New Research to Study Impact of Therapy Dogs on Easing Child Anxiety in the Emergency Room | HABRI

New Research to Study Impact of Therapy Dogs on Easing Child Anxiety in the Emergency Room

Human Animal Bond Research Institute and Pet Partners Award Grant to Indiana University

Washington, D.C. (December 7, 2020) —  The Human Animal Bond Research Institute (HABRI) and Pet Partners announced today a grant to Indiana University School of Medicine for a new research project, Canine-assisted anxiety reduction in pediatric emergency care (CANINE III). The study will investigate the impact of therapy dog visits on the anxiety levels of children in emergency care.  

“Registered Pet Partners therapy dog teams visit hospitals throughout the country, and we know they can put a smile on a child’s face, no matter what they are going through,” said C. Annie Peters, President and CEO of Pet Partners. “Scientific research to validate the efficacy of therapy dogs in the emergency room has the potential to not only provide more children with much needed comfort and emotional support, but to also help serve as a complementary intervention to improve medical outcomes.” 

“Virtually all children experience some degree of psychological stress as patients in the emergency department,” says the Principal Investigator, Jeffrey Kline, MD, IU School of Medicine “The inclusion of therapy dog visits in addition to a child-life specialist could provide a low cost, low risk method to help reduce child and parental anxiety in the emergency department.”  

CANINE III is a NCT-registered, two-arm, block randomized trial with one to one matching of patients receiving therapy dogs as an adjunct with a child life specialist, compared with children who receive child life specialists alone. The children will receive a 15-minute visit, with the research team periodically collecting saliva samples to test for cortisol levels, or the level of stress. Dr. Kline will complete this project alongside co-investigator Alan Beck, PhD, Purdue University. The study will also test if therapy dogs afford greater anxiety reduction in children with psychiatric complaints, autism spectrum disorder, or brain injury, versus children with none of those conditions.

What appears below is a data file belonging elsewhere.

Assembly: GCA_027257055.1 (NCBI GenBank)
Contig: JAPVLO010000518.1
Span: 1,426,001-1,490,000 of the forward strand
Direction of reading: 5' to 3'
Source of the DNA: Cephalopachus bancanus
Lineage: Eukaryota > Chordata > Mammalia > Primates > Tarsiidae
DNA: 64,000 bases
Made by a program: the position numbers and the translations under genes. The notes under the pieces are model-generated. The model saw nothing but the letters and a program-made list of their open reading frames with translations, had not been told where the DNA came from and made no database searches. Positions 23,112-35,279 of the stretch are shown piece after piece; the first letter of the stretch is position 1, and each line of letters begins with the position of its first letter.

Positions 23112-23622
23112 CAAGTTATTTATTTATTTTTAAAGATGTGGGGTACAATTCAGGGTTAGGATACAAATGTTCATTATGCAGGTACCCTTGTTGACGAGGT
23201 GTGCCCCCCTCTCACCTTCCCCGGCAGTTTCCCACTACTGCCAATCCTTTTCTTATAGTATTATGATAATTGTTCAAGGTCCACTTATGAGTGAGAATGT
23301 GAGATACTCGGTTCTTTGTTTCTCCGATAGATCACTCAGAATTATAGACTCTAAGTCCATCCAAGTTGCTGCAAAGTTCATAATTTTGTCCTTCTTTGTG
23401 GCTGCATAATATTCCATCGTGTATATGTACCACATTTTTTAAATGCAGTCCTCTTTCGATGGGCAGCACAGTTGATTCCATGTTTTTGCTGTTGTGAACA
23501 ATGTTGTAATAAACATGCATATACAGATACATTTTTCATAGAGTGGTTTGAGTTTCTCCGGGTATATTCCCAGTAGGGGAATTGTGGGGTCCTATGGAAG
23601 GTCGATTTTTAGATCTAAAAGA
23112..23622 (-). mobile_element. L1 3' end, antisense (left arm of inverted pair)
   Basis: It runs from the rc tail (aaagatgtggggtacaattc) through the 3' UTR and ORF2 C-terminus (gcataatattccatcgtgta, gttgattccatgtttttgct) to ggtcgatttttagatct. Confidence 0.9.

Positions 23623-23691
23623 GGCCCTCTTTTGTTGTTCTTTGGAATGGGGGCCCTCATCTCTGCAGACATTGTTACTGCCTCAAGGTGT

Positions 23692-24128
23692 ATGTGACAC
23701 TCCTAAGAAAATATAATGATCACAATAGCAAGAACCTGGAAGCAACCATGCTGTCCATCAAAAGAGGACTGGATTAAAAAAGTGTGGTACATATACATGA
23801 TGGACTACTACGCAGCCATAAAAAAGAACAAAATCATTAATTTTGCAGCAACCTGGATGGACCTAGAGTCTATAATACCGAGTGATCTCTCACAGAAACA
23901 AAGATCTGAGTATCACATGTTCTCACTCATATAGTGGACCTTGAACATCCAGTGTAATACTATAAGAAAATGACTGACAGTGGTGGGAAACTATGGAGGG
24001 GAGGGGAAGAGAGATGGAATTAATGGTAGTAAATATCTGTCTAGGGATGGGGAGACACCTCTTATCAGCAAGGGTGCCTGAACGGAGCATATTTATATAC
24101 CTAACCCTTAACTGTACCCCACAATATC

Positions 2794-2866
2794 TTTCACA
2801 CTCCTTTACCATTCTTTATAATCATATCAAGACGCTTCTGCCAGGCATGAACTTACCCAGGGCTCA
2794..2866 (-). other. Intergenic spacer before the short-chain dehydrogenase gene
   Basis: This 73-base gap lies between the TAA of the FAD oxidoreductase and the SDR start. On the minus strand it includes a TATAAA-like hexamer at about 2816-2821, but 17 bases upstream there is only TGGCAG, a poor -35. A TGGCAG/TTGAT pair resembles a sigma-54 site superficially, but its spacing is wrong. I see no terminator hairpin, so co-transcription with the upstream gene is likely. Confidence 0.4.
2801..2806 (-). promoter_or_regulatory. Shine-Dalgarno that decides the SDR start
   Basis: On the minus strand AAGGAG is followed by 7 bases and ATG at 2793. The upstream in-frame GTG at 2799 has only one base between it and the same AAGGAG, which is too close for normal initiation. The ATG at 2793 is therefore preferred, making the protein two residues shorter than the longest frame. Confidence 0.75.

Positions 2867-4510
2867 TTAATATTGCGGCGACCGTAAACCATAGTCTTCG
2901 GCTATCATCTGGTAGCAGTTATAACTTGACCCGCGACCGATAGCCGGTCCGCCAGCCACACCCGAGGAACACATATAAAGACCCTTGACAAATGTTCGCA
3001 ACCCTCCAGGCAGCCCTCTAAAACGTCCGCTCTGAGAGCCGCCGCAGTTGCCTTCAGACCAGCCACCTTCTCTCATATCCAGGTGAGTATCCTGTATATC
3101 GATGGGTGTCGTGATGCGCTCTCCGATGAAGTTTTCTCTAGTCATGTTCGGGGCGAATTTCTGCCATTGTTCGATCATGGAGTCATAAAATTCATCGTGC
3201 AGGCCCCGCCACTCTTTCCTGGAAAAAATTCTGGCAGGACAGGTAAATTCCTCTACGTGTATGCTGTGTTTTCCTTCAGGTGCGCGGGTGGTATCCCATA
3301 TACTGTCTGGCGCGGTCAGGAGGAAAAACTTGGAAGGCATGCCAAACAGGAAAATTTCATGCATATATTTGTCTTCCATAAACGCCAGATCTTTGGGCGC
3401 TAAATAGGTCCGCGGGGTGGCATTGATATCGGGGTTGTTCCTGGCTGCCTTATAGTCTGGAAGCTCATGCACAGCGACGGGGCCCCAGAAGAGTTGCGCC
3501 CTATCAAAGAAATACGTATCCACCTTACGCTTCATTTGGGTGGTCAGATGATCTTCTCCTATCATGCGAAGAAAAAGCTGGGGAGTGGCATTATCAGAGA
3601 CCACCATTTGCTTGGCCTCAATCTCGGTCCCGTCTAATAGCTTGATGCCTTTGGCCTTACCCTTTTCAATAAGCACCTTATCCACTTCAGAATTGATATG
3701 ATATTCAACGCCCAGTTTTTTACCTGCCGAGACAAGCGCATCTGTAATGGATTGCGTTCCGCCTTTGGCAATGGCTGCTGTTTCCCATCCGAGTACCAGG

All study participants will be recruited from Riley Hospital for Children at Indiana University Health. Child participants will range from 5-17 years of age and have “moderate or greater anxiety” as reported by the parent or guardian. Parents of the child participants will also be tested for their anxiety levels before, during, and after the study to determine if the therapy dogs can also reduce anxiety in this population.   

“One of the absolute unique and paradigm-changing aspects of this work is that dogs bring the dimensions of affection and unconditional caring to children and families during times of perceived emergency,” said Dr. Kline. “This objective is important because anxiety, stress, and ‘threat perceptions’ are major negative modifiers of the emergency department experience in adults and children.”  

“HABRI is proud to be supporting research on the benefits of therapy dogs for children in the emergency room, which represents an important area of research,” said HABRI President Steven Feldman. “HABRI is grateful for the support of Pet Partners for this project, which we hope will provide further evidence of the complementary role of therapy dogs in human healthcare settings.”  

In response to the COVID-19 pandemic and concurrent precautions in place at the Riley Children’s Hospital, the start of this project is currently on hold. The project will commence once in-person visitation is deemed safe and permitted. 

About Pet Partners

Pet Partners is the national leader in demonstrating and promoting the health and wellness benefits of animal-assisted interventions. Since the organization’s inception in 1977, the science proving these benefits has become indisputable. With more than 13,000 registered teams making more than 3 million visits annually, Pet Partners serves as the nation’s most prestigious nonprofit registering handlers of multiple species as volunteer teams. Pet Partners teams visit with patients in recovery, people with intellectual disabilities, seniors living with Alzheimer’s, students, veterans with PTSD, and those approaching end of life, improving human health and well-being through the human-animal bond. With the recent release of its Standards of Practice for Animal-Assisted Interventions and international expansion, Pet Partners is globally recognized as the industry gold standard. For more information, visit www.petpartners.org.

About HABRI

HABRI is a not-for-profit organization that maintains the world’s largest online library of human-animal bond research and information; funds innovative research projects to scientifically document the health benefits of companion animals; and informs the public about human-animal bond research and the beneficial role of companion animals in society. For more information, please visit www.habri.org.

Contact

Jamie Baxter

jamie@theimpetusagency.com

775.322.4022

###

Press Releases
Virtual Lecture for Autism Awareness Month: New Research Supporting Shelter Cat Adoption for Children with Autism and their Families